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Adjustment to selection criteria not reasonable

In Lancaster v TBWA Manchester, the EAT held that the employer was not in breach of the duty to make reasonable adjustments for a disabled employee by not adjusting its redundancy selection criteria. The adjustments suggested were not reasonable, as they would not have prevented Mr Lancaster from being selected for redundancy.

Mr Lancaster suffers from a panic and social anxiety disorder and is disabled. He was a senior art director and was placed in a selection pool for redundancy, which included three criteria relating to communication skills. He received the lowest score and was made redundant. He lodged a disability claim arguing that the employer was in breach of its duty to make reasonable adjustments as: (i) the three communication skills criteria placed him at a substantial disadvantage and should have been removed; and (ii) in the alternative, all the redundancy selection criteria placed him at a substantial disadvantage because they were subjective and should have been replaced with objective criteria, such as attendance, disciplinary or absence record.

The tribunal dismissed Mr Lancaster’s claim. The suggested adjustments were not reasonable. The removal of the communication skills criteria would still have resulted in Mr Lancaster receiving the lowest score and insufficient evidence existed to show that just using objective criteria could have prevented Mr Lancaster from finishing bottom in the selection pool. The EAT agreed. Removal of the three communications skills criteria would not have affected the order of the scores and replacing all of the redundancy selection criteria with purely objective criteria would not be a reasonable because the position of senior art director was a creative position at a senior level and, therefore, purely objective criteria might not have been sufficient.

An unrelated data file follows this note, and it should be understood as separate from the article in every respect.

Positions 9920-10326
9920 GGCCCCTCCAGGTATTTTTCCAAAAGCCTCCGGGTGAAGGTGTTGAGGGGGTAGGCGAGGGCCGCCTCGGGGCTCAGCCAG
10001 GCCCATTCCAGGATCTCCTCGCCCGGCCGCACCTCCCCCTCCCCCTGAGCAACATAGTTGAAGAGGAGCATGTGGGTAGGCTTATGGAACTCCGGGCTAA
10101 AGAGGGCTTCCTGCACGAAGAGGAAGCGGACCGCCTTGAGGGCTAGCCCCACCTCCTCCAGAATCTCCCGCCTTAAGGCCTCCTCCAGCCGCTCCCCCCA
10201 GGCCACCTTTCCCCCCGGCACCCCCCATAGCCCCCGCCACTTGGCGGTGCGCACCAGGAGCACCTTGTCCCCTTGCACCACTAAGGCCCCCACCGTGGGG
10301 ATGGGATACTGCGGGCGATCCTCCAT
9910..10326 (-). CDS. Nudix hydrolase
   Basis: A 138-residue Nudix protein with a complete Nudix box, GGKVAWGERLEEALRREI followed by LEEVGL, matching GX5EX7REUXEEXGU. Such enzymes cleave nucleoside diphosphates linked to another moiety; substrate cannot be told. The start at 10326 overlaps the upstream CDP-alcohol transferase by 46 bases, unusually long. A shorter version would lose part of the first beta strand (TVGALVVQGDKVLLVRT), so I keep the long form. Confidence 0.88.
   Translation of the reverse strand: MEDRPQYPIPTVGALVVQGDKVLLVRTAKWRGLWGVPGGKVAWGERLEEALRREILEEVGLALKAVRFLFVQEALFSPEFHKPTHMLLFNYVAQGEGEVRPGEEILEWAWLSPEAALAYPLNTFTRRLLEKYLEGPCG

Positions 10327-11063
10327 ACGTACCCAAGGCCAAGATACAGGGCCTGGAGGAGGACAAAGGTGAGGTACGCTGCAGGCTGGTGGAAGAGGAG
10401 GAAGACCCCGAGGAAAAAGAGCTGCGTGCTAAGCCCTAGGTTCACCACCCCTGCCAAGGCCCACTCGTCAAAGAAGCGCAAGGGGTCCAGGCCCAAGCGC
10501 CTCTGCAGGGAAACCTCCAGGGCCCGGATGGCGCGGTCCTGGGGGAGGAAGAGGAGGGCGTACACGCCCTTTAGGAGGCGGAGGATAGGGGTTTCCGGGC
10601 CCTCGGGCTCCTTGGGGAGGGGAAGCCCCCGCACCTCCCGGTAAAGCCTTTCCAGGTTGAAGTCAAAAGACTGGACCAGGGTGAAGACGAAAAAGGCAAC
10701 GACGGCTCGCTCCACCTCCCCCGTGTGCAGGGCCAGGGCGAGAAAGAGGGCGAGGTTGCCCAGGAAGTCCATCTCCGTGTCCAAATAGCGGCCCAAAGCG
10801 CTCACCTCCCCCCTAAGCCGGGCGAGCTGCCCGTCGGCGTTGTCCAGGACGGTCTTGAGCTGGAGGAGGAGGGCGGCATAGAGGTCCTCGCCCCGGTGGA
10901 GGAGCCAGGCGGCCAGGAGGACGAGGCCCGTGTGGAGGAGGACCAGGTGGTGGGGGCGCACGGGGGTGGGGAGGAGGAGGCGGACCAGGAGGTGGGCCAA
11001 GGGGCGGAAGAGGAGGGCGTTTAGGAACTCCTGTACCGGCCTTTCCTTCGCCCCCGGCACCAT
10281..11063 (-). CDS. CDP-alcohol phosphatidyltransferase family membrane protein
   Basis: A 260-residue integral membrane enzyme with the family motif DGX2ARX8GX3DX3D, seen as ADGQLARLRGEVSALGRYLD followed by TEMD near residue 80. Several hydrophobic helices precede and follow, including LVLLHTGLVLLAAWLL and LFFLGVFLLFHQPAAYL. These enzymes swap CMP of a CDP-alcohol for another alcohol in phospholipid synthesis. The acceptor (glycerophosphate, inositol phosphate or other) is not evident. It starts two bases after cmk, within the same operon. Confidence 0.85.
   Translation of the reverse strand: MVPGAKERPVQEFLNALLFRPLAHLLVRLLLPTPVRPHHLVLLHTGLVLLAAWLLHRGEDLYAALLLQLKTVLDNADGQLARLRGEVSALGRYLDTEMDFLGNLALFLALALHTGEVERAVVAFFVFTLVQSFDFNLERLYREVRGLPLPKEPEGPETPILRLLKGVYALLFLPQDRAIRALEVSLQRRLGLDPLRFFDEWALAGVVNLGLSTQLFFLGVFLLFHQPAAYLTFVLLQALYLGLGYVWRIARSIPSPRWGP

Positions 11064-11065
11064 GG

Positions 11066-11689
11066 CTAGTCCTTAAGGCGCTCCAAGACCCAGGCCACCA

The case emphasises that in determining whether it is reasonable to take a particular step to remove a substantial disadvantage to a disabled person, an assessment has to be made as to the extent to which taking the step would prevent that effect.

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